I met Virgil in South Africa. He dated Lynne, a cousin of the Pillay family I stayed with in Johannesburg. He's not someone I saw each day. He was always at church and at the house on weekends. He and Lynne reached out to me since we were all close in age. We watched movies together. He toted me around in his car at times, carrying my big red bag from house-to-house. I often had to ask him to repeat everything he said because his accent was deliciously thicker than the others. Lynne would laugh and say that they didn't always understand what he was saying, either.
Virgil insisted that I fall in love with South Africa. He wanted to make sure I tried all of the good sweeties, so he stopped at a store and purchased South African and Indian goodies for me. I'm certain I broke his heart when one sour candy nearly made me want to cut my tongue out of my mouth. I assured him I loved the country, though. He asked me what I'd tell everyone about Johannesburg when I got home. Virgil said he was sick of hearing how Johannesburg is one of the most dangerous cities in the world. He wanted to make sure I went home sharing how safe I felt in most places. He imagined it was like any other city--you just know where not to go and avoid those places. His little boy--about 4 years old--stared at me and laughed at my accent when we met. Payback for me asking his dad to repeat all of the time, I guess.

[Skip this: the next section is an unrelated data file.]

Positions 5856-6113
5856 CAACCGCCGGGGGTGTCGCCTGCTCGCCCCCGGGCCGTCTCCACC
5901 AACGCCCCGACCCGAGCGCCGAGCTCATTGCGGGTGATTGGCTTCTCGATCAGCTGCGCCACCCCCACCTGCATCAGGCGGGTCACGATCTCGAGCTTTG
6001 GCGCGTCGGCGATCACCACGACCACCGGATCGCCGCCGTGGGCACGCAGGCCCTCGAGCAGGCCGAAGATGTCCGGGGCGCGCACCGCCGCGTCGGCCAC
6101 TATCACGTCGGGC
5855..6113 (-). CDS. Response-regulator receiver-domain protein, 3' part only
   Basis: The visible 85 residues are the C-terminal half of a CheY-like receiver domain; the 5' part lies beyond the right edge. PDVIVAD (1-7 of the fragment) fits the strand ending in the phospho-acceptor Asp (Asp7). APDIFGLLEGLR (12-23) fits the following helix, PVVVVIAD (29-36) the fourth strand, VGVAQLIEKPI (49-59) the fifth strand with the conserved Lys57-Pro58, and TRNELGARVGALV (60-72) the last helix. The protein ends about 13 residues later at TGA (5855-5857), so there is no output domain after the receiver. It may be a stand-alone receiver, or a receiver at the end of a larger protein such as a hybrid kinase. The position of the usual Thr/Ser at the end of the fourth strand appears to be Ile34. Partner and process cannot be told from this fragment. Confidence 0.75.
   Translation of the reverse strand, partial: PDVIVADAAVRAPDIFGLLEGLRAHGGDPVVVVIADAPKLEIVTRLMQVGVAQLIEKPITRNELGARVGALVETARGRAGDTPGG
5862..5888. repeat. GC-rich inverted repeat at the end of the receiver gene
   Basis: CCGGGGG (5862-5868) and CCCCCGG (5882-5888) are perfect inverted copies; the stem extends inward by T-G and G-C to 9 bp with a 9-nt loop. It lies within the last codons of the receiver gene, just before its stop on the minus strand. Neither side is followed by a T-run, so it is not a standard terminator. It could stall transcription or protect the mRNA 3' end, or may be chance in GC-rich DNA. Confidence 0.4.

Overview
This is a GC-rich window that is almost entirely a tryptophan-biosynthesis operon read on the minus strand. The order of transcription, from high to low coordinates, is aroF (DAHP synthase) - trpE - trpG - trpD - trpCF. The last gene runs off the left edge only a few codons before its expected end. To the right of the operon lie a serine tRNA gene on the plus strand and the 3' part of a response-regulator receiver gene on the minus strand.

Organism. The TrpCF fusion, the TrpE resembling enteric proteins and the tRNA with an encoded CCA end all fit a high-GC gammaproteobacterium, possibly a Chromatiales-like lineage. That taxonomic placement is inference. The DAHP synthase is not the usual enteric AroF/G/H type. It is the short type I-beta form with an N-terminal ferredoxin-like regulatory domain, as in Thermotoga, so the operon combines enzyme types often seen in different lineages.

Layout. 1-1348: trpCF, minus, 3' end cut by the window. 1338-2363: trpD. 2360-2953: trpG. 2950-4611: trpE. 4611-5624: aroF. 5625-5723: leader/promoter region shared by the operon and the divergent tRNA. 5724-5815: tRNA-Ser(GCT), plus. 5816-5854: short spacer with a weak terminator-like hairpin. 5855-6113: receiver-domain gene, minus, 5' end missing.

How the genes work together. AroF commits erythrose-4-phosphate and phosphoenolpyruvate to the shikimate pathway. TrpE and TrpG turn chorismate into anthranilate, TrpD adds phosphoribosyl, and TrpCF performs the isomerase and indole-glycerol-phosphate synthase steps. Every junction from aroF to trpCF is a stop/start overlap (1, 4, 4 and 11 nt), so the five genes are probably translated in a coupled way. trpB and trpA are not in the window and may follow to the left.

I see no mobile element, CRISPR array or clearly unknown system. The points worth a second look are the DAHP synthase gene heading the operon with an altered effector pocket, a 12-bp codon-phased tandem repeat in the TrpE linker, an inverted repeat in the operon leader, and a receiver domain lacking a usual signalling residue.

When I was there, Virgil was sick most of the time I saw him, coughing a lot and having to rest at times. When I finally asked about his cold, he told me he had Leukemia and was awaiting a bone marrow transplant. I received an e-mail this morning saying that Virgil succumbed to the disease Dec. 19. Today I celebrate Virgil--the few weeks of his life I was able to experience! I pray for his family and friends who are learning a new way of living without him right now.